According to the present invention, a method of cleaning a silver article (including a silver-plated article) comprises placing at least one piece of aluminium (or aluminium alloy) in a container having a non-metallic inner surface; adding hot water sufficient to cover the article to be cleaned; adding to the water some sodium carbonate; immersing the article in the water in contact with the aluminium for a brief period; removing the article from the container; and rinsing the article.

Household washing soda (Na2 CO3.10H2 O) may be used, about a dessertspoonful being added for each quart of water used, and in which immersion for one or two minutes will prove effective for the action to clean the article. No evidence has been found that indicates this cleaning method could be harmful, but leaving the article much longer may reverse the process, in which case it should be cleaned with soapy water and reimmersed (in the soda solution and in contact with the aluminium) for a shorter period.

Long-ingrained tarnish can be removed by gently scrubbing the article whilst it is immersed; the rinsing is preferably effected in hot soapy water and can be followed by rinsing with clear water--hot or cold; and, finally the article is preferably polished with a soft clean cloth to give a bright finish.

The piece of aluminium (or aluminium alloy) is preferably a perforate sheet, preferably a thin sheet with a regular pattern of holes, the many edges of which promote the liberation of hydrogen and leads to thorough contacting of the article with hydrogen within the solution. The holes may be circular, or non-circular, e.g., lozenge-shape, provided a balance is established between the amount of metal removed and the aggregate length of edges.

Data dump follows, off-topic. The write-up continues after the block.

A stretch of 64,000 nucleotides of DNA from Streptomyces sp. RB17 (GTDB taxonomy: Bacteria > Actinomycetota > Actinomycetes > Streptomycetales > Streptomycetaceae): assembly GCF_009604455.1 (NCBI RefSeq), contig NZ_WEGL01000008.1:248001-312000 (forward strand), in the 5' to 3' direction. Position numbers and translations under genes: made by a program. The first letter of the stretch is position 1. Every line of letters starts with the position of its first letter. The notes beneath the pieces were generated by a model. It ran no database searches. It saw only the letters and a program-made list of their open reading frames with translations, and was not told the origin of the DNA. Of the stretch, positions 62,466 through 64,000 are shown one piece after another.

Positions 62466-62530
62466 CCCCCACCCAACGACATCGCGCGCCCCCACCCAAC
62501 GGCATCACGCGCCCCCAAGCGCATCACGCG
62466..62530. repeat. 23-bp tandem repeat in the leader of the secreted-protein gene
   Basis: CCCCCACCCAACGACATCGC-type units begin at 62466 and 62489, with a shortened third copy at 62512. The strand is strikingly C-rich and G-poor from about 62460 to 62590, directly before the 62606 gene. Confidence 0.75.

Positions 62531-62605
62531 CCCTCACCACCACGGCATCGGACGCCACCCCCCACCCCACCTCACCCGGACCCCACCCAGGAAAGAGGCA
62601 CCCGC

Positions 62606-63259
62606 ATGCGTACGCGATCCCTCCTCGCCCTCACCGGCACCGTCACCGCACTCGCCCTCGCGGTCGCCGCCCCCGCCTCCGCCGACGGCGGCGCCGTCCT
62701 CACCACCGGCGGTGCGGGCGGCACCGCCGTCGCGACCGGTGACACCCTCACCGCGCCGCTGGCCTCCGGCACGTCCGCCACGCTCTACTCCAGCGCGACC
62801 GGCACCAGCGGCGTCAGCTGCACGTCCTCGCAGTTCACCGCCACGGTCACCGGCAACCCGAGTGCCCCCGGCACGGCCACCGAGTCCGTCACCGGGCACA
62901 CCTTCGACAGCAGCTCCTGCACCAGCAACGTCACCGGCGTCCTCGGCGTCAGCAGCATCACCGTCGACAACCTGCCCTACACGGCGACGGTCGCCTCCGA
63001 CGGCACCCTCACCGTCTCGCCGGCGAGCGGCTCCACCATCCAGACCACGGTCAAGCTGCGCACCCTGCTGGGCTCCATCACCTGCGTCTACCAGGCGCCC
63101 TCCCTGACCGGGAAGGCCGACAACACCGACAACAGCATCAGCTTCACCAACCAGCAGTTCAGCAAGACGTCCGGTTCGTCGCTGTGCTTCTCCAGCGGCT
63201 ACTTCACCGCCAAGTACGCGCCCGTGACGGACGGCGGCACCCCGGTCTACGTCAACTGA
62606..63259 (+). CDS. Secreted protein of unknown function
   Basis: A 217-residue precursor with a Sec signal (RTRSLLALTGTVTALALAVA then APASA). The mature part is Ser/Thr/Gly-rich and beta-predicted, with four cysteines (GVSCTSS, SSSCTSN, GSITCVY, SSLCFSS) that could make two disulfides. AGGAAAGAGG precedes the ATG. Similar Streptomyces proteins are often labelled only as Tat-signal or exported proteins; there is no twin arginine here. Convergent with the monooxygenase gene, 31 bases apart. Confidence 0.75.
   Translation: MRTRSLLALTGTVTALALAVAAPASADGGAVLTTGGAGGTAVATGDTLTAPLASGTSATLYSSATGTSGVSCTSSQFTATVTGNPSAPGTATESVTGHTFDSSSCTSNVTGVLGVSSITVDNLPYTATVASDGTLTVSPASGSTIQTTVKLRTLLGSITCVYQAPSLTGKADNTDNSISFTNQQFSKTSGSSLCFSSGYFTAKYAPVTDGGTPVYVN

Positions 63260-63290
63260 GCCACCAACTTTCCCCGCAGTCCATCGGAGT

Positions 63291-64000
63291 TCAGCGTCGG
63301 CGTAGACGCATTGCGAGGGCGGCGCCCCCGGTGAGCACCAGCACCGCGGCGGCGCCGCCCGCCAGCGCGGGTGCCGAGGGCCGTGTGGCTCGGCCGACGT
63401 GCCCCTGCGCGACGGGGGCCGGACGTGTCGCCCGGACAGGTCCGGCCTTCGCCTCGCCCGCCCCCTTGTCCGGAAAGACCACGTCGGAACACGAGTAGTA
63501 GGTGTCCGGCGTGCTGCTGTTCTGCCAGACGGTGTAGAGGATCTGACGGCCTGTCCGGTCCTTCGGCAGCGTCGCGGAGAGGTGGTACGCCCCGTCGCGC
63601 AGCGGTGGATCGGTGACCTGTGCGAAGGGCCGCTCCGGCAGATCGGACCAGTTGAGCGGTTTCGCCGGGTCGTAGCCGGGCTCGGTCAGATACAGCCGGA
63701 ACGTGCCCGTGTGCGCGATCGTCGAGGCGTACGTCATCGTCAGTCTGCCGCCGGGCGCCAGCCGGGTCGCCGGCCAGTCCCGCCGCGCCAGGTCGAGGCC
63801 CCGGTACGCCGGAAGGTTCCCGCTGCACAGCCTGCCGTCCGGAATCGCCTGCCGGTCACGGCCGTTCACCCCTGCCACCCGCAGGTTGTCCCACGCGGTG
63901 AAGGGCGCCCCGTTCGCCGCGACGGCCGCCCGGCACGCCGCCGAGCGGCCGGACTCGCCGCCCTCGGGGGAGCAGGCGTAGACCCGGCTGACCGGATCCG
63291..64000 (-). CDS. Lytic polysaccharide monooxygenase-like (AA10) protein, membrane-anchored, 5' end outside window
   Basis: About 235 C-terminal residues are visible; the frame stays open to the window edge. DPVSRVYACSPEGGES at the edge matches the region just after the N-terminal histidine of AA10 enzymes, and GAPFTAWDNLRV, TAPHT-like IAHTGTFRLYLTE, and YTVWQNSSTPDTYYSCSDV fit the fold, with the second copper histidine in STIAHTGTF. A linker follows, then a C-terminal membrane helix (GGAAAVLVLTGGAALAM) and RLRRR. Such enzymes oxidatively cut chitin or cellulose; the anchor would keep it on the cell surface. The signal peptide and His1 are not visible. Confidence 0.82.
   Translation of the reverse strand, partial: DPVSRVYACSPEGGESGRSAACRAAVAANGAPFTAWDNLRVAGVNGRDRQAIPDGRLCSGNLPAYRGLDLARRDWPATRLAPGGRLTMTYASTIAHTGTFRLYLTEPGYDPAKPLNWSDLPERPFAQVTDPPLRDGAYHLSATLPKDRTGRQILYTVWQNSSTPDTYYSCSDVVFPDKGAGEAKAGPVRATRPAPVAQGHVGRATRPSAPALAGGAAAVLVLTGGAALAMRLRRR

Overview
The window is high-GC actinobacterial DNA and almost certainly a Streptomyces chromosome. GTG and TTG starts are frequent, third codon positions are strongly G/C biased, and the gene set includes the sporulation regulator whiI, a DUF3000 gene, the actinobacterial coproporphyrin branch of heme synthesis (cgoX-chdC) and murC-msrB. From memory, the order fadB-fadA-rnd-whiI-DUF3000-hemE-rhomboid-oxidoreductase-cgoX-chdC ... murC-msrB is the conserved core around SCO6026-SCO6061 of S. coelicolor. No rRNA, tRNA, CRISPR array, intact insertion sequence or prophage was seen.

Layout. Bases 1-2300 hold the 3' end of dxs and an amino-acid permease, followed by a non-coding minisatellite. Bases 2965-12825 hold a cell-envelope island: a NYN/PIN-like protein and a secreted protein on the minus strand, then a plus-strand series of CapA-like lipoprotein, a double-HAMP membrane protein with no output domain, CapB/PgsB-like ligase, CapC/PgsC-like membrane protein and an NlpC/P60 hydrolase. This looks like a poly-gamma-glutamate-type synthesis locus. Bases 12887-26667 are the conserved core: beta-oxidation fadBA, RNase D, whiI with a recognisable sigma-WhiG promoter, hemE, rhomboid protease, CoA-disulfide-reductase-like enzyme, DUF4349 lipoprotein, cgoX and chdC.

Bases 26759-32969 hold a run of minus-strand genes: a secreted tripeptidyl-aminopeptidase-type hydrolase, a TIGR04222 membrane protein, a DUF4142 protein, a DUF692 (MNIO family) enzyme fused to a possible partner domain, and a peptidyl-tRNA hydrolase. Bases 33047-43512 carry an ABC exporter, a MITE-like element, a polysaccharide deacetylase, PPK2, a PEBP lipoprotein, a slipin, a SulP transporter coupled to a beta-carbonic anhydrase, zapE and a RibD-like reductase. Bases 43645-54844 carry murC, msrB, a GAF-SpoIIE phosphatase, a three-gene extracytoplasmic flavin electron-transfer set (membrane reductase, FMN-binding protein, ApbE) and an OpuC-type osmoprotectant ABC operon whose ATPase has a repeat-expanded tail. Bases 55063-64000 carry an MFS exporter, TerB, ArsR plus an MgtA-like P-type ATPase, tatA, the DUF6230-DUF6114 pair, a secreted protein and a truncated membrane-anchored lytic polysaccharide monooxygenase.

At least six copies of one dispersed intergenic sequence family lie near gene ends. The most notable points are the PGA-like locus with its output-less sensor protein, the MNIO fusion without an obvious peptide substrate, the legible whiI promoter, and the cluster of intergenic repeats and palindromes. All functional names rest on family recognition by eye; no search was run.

Any candle grease or solid matter should be washed off first or removed with suitable solvent.

The piece of aluminium (or aluminium alloy) can be used again and again, provided it is wiped clean and dried after use and stored in a dry place, for as long as sufficient metal remains to ensure continued action and handleability.

BRIEF DESCRIPTION OF THE DRAWINGS

A method in accordance with the invention and two embodiments of aluminium (or aluminium alloy) for use therein will now be described, by way of example only, with reference to the accompanying drawings, in which:

FIG. 1 shows diagrammatically seven stages (i) to (viii) of the method; and

FIGS. 2 and 3 show the embodiments of aluminum (or aluminium alloy).

BEST MODE FOR CARRYING OUT THE INVENTION

In FIG. 1 a method of cleaning a silver or silver-plated article A, which in this case is a candlestick, comprises:

(i) placing at least one piece of aluminium (or aluminium alloy) B in a container having a non-metallic inner surface, which in this case is provided by a plastics bowl C;